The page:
Symposien Samstag

Änderungen im Programmablauf vorbehalten.

Saal 3 14:30 - 16:00 03.10.2015
Symposium Sa22
Focus Research: German/French Meeting of the Young Investigators Network: Inflammatory diseases of the ocular surface
Vorsitzende/r: Philipp Steven (Köln), Christophe Baudouin (Paris), Johannes Schwartzkopff (Lörrach)

Inflammatory diseases of the ocular surface such as ocular allergy, dry-eye and infectious or non-infectious keratoconjunctivitis belong to the most common entities in ophthalmology. The Young Investigators Network  ( was launched in 2012 and with support by internationally renowned mentors and the Deutsche Ophthalmologische Gesellschaft currently holds 30 members in Germany, Italy and Spain forming the largest European Young Investigator Network focussing on inflammation of the ocular surface. In continuation of previous international symposia for the next DOG, we intend to invite young French investigators who focus on new strategies regarding mechanisms, diagnosis and treatment of ocular surface inflammation to further expand across inner-European boarders and to serve as a platform for new ideas, projects and collaborative science.
Referent/in: Christophe Baudouin (Paris)
Inflammation, even at a subclinical level, has been increasingly recognized as a key mechanism in ocular surface diseases, especially in dry eye disease where inflammatory cytokines induce and sustain a self-stimulated vicious circle. Inflammation is now a major hope for treating severe dry eye with anti-inflammatory strategies. The aims of this symposium are to provide the basis for better understanding dry eye disease through the scope of inflammation, to focus on newly addressed mechanisms and to identify minimally invasive techniques to identify and monitor inflammation in ocular surface diseases.
Referent/in: Antoine Labbé (Paris)
In vivo confocal microscopy (IVCM) is a noninvasive imaging technique that provides high-resolution images of the cornea, the limbus and the conjunctiva. The usefulness of IVCM to analyze ocular surface structures at a cellular level in normal and pathologic conditions has been largely demonstrated in numerous publications. IVCM actually constitutes an important aid in the diagnosis and the management of several inflammatory ocular surface diseases including dry eye disease and corneal infections, or after corneal surgery or refractive surgery.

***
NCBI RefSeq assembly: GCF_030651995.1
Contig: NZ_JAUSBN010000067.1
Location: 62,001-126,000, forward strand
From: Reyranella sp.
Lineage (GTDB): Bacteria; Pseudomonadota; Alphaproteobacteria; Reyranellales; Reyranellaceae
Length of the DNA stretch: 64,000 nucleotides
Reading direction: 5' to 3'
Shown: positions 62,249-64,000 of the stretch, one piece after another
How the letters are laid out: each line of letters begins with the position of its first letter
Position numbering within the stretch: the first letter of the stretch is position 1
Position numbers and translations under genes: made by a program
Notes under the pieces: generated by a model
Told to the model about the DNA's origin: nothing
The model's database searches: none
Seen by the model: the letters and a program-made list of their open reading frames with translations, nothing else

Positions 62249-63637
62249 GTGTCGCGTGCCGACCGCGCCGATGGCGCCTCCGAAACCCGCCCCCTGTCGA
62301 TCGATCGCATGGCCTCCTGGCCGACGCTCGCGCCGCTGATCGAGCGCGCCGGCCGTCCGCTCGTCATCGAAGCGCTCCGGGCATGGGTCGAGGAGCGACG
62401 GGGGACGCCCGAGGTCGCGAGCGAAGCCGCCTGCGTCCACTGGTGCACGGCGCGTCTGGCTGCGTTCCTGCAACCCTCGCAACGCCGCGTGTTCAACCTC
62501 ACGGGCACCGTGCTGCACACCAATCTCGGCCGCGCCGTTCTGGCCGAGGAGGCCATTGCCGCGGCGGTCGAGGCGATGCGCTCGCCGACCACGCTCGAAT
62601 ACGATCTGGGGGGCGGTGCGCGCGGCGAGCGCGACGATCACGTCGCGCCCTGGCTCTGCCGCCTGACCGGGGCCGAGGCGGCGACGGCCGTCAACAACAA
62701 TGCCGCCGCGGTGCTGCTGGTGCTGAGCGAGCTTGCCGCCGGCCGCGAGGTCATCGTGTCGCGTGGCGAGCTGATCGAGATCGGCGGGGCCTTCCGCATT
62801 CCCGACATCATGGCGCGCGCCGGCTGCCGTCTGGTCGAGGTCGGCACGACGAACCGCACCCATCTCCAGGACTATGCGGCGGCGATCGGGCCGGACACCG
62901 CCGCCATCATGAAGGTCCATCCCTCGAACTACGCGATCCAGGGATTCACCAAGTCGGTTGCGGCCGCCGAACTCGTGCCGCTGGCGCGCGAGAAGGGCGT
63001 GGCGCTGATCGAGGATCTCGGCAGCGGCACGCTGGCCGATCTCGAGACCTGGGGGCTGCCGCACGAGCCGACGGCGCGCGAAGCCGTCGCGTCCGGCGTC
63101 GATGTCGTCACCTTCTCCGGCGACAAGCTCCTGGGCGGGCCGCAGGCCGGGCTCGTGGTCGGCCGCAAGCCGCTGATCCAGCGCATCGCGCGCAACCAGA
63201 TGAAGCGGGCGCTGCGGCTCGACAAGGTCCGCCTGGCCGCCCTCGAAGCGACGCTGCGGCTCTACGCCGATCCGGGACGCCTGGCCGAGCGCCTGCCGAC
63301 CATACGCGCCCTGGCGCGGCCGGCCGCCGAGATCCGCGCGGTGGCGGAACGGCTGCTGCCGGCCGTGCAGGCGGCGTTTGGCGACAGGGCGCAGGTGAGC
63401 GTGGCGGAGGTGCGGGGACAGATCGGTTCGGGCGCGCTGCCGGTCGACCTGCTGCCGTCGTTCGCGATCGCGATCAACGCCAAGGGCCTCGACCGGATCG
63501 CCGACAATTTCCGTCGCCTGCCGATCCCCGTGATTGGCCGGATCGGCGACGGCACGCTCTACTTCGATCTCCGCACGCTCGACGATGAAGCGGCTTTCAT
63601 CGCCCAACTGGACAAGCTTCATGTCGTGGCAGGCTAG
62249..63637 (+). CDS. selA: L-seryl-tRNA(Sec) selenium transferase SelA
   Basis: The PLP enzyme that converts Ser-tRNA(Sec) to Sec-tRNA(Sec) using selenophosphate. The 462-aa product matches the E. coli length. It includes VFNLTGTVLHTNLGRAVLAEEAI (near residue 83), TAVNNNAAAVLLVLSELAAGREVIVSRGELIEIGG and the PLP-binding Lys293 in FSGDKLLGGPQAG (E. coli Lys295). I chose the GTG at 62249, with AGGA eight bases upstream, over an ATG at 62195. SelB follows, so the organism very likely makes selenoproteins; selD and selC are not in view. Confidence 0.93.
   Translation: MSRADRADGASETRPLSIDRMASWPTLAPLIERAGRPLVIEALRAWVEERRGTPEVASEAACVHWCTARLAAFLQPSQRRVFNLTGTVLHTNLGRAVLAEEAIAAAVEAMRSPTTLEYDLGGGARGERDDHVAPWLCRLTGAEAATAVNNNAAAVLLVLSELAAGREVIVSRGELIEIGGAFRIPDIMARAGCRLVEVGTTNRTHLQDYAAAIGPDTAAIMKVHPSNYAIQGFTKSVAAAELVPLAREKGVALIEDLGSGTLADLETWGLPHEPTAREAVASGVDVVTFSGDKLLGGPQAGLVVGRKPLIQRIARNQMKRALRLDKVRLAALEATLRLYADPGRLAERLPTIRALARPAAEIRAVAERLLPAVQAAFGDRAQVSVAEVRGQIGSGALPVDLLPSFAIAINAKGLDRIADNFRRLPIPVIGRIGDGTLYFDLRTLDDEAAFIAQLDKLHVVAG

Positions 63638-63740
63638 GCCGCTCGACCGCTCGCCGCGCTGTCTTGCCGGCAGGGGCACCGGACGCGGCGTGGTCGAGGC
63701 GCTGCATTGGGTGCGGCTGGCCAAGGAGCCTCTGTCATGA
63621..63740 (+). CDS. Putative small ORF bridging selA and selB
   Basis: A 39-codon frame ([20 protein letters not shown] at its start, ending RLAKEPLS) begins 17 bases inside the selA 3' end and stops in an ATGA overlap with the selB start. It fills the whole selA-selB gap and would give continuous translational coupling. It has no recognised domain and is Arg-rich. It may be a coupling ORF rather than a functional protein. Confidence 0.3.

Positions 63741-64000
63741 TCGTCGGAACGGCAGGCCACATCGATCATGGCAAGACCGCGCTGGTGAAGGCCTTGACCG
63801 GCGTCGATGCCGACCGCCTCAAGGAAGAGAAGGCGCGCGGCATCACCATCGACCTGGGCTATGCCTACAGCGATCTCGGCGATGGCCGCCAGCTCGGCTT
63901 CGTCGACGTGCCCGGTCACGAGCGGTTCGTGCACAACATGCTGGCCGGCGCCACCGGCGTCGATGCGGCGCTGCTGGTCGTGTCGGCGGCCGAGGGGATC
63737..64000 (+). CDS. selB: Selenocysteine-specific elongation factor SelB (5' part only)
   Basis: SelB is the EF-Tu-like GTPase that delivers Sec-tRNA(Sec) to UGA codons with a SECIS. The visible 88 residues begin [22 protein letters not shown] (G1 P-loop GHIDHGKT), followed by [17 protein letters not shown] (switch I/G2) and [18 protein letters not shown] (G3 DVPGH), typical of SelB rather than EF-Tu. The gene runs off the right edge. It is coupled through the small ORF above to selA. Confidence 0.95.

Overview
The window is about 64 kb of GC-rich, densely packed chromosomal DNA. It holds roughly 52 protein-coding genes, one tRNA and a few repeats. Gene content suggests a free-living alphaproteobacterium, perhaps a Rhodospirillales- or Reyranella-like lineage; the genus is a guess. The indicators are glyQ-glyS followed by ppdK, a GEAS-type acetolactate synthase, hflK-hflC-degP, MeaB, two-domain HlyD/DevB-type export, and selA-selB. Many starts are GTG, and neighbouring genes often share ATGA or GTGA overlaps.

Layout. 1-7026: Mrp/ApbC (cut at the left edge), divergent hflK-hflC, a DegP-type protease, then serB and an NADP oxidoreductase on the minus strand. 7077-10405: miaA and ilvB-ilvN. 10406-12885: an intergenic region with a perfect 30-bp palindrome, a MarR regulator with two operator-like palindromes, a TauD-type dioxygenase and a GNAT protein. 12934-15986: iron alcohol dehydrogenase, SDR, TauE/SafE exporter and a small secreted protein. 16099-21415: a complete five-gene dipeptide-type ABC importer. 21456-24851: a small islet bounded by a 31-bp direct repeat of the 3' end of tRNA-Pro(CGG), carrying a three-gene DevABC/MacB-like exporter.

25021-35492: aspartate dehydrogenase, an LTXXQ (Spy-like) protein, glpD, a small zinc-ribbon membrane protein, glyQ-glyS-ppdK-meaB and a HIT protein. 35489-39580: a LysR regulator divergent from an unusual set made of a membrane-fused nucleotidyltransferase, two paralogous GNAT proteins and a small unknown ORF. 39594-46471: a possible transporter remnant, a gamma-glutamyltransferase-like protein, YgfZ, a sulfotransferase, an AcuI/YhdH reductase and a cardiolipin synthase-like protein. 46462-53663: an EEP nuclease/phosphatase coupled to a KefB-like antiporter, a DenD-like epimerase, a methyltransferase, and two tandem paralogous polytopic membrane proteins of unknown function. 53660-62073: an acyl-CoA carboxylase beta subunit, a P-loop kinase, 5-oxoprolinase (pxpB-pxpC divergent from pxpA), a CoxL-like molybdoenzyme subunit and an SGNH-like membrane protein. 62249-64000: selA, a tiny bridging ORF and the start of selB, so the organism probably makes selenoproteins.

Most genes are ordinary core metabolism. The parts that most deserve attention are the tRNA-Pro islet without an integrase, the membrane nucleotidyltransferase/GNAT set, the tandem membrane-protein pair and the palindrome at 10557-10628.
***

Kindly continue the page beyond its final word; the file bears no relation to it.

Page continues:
Referent/in: Bo Jing (Köln)
Referent/in: Matthias Fuest (Aachen)
Amniotic membrane forms an essential tool in the treatment of different ocular surface diseases. The production of a wide range of anti-inflammatory factors by the amniotic epithelium, as well as other beneficial characteristics of this tissue, are discussed. Further the question is raised, whether the currently applied storage methods are suitable to preserve these beneficial properties.
Referent/in: Thabo Lapp (Freiburg)
Various inflammatory conditions can lead to cell recruitment into the anterior chamber such as acute corneal graft rejection, bacterial ulcers with hypopyon formation, or anterior uveitis. The composition of this cellular infiltrate differs as well as the clinical outcome: whereas innate immune cells in acute graft rejection lead to endothelial cell death and consecutive graft failure, cells of the adaptive immune system in anterior uveitis do not induce corneal cell death. We developed an in vitro model to simulate innate immune cell recruitment towards an inflammatory milieu enabling us to identify candidates for therapeutic targeting to inhibit monocyte / macrophage recruitment and cytopathic mechanisms for corneal endothelial injury during acute corneal graft rejection.
Referent/in: Eric Gabison (Paris)